How often do you practice in front of others? You could try asking people to join you while you practice, or find a public piano and jump on to practice. The idea is to have more experience playing in front of people than just at the recital or test. The more familiar you are with a given situation, the more comfortable/less anxious you're capable of being.
However, some people actually have performance anxiety for their whole lives. Bob Dylan is said to still get anxious before shows and he has literally been on tour since 1988, referred to as the Never Ending Tour. This is a situation that is a little harder to overcome but not impossible. Lots of these people only feel anxious until they get on stage, then they're fine, presumably because they are doing the thing they are comfortable with at that point. For something like this to work, you have to be extremely well practiced, having the piece(s) memorized and not having more than maybe one or two spots that you're not feeling 100% confident in (obviously virtuosic passages may still be concerning due to the sheer difficulty).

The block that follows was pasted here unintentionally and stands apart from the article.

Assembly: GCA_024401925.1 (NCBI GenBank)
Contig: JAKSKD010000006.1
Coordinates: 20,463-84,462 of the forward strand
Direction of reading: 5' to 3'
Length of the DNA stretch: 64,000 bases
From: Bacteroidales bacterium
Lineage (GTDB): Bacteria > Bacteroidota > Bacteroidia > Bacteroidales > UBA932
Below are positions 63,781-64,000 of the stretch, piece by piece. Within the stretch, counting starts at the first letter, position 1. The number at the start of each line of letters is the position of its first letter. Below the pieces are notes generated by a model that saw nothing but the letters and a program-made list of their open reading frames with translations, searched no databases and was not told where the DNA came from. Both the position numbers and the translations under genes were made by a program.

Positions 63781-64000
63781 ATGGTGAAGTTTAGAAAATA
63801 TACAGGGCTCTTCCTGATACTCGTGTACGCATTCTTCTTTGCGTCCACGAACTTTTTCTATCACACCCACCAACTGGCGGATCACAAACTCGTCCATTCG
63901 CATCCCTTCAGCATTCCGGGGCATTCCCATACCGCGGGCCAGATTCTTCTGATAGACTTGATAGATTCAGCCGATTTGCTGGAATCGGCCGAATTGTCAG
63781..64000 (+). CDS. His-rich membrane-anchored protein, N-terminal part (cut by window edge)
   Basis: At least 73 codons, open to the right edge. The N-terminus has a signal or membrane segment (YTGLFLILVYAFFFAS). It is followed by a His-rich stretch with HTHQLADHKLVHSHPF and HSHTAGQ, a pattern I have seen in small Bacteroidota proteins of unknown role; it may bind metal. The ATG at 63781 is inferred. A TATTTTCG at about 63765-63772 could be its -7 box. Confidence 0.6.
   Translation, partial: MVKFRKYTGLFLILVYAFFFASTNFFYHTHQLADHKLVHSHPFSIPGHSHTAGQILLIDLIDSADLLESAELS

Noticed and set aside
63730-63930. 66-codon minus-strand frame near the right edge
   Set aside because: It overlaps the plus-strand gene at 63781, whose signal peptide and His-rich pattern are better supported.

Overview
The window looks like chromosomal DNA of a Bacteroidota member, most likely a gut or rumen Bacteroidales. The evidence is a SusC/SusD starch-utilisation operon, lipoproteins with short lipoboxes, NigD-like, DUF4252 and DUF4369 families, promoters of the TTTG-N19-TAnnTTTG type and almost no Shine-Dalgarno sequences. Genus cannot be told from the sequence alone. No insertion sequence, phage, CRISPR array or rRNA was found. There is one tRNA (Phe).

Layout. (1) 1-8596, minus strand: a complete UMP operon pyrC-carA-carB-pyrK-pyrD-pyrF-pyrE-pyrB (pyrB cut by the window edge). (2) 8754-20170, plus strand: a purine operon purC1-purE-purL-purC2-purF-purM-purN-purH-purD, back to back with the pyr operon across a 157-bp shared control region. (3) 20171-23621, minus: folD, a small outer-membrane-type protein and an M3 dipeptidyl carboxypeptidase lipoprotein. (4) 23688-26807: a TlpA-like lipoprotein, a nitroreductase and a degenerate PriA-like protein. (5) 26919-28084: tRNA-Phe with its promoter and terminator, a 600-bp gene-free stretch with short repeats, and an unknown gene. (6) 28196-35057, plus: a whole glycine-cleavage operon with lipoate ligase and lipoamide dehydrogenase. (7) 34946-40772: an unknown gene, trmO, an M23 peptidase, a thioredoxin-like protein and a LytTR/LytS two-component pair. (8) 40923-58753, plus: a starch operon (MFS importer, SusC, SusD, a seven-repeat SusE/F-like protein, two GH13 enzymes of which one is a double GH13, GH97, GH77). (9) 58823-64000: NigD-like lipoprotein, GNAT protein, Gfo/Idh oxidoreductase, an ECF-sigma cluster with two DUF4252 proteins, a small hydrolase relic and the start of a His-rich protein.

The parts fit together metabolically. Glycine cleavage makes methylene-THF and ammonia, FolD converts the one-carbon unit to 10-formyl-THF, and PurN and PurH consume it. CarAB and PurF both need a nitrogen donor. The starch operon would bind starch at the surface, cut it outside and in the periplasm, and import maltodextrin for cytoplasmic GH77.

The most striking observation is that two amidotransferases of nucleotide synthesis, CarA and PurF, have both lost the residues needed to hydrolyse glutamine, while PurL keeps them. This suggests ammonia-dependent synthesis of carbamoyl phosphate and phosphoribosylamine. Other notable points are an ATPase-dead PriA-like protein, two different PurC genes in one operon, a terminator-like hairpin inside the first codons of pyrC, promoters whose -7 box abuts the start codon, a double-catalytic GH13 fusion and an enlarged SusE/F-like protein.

Beyond all that, if you can't get your anxiety under control, you could consider speaking with your doctor and getting an anxiety medication for these situations. If you do this, it is very important to take the medication a couple times before the performance(s) to make sure you are entirely aware of how it affects you. Some medications of this type can make you drowsy, which could inhibit your performance, or you may have other side effects. You don't want to be experiencing those side effects for the first time while you're performing.
I did read a story, I believe in the Oliver Sacks book Musicophilia, about a classical performer who always took his anxiety medication before shows. One night he finished his performance and found his pill, which he had thought he had taken, sitting in the green room. After this, he no longer had to take the pill, realizing that it was likely just a placebo.
One thing to realize about this is that anxiety isn't necessarily a bad thing. It's our body communicating with us, reminding us that we're doing something we care about and trying to make sure we're alert and ready. You could attempt to embrace the anxiety with this in mind. Since anxiety can tighten you up, it can be a good cue to stretch out before you perform, which is generally a good idea anyway.
In the end, your solution may be entirely different than what works for others, so it's important to try a few things out and see what works best for you, however, I'd say that getting a prescription should be your last option.